The reset and checkout functions are normally available when looking at the commit history of a project; however the functions must be enabled in the Bracket-Git settings.
Open the lab-01-website project in Brackets (this is the project we developed in section 6) and activate the Git pane by clicking its icon in the right side bar ().
To access the Brackets-Git settings, either click the settings button in the Git pane , or select. They open the following settings dialogue box:
The thing we need is at the bottom. Make sureis active (ticked). These advanced features are the very reset and checkout functions we’re looking for. That’s it, click and if you made any changes it will prompt to restart Brackets. Let it.
To see if it’s worked, click the commit history button in the Git pane and then click on any commit line to open the commit information screen (see § 6.3.3 for detailed instruction). You should have something like this:
The buttons are at the top (highlighted in Figure 7.2).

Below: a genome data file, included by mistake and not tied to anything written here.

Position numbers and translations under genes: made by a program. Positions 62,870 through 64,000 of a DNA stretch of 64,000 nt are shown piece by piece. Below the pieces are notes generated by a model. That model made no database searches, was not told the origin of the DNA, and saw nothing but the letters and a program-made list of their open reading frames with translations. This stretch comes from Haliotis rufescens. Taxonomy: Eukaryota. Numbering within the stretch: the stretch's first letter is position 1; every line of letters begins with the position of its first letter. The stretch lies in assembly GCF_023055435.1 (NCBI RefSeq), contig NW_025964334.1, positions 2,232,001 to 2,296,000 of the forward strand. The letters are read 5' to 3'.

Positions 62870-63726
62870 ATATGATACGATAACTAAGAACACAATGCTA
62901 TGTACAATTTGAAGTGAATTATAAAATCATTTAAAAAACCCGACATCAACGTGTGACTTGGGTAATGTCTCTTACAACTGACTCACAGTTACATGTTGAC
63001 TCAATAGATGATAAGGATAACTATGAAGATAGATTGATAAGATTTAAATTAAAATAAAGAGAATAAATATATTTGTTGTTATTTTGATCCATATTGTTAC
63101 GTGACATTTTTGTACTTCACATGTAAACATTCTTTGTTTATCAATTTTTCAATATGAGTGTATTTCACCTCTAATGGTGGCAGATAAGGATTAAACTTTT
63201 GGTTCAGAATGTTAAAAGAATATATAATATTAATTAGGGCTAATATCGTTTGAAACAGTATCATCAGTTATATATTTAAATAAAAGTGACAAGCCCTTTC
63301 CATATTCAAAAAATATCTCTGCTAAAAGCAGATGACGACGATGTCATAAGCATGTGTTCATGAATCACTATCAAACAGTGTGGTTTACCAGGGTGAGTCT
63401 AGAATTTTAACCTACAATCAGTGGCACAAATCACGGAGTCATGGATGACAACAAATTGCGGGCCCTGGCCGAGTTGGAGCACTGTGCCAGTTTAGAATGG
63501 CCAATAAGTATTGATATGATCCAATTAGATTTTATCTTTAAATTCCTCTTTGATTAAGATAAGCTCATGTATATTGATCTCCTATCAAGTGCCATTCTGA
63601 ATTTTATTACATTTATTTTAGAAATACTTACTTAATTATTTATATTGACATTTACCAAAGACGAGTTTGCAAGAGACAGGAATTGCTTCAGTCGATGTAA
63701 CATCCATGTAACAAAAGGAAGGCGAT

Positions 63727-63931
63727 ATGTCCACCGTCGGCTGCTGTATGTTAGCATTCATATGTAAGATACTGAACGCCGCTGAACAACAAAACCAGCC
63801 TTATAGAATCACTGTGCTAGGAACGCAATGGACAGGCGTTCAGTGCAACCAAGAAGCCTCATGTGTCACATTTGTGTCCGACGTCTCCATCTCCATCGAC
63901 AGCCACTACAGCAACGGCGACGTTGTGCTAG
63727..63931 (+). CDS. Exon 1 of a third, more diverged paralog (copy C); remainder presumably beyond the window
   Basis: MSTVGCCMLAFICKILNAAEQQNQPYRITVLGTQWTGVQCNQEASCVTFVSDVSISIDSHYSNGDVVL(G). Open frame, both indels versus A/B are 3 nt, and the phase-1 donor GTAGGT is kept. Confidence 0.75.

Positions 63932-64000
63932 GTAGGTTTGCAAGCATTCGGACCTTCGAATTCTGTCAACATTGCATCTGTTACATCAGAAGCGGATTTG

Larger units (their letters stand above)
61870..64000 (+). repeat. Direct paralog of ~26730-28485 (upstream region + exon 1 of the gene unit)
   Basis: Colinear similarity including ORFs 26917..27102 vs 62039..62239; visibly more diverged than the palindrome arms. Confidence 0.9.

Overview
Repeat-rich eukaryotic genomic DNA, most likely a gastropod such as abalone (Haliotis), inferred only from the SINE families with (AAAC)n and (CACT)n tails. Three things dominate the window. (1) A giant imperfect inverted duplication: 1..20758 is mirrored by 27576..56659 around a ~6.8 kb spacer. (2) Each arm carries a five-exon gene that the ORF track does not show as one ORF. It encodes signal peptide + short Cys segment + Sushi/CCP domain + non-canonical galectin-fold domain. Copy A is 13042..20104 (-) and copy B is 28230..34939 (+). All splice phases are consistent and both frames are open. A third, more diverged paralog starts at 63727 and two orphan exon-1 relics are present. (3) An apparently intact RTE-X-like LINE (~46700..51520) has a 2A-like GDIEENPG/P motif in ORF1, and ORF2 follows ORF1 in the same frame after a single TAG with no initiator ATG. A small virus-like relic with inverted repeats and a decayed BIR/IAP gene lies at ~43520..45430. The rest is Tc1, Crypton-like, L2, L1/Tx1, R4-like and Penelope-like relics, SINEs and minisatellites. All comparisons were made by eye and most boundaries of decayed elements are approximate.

If you were to untick the, the buttons would disappear.
One other thing I’ve done here is change how the time and date of commits are displayed, in the previous section they were shown as relative dates (i.e. commit made 3 hours ago). I’m going to change this and use absolute times and dates for clarity (if I use the relative ones, it keeps changing to mark the lapse of time).
I’m going to use the standard iso 8601 date format (this is what engineers always use†1).
To change how the date and time are displayed; reopen the same settings page (Figure 7.3):
Change theto . Enter the format you want in the box (if you click the blue , it will open a web page showing all the possible formats).
You can see the format I’ve used (the uppercase HH for hours shows it as a two digit 24 hour clock value).
|†1||Except in pharmaceutical environments, here we use the format DD Mmm YYYY (e.g. 12 Feb 2018), we write the first three letters of the month name. It avoids misunderstandings between the American format (02/12/18) and the English format (12/02/18). For some reason, the Yanks and the Brits transpose the day and month values in the shorthand notation. Both the fda and the British mhra specify the DD Mmm YYYY format.|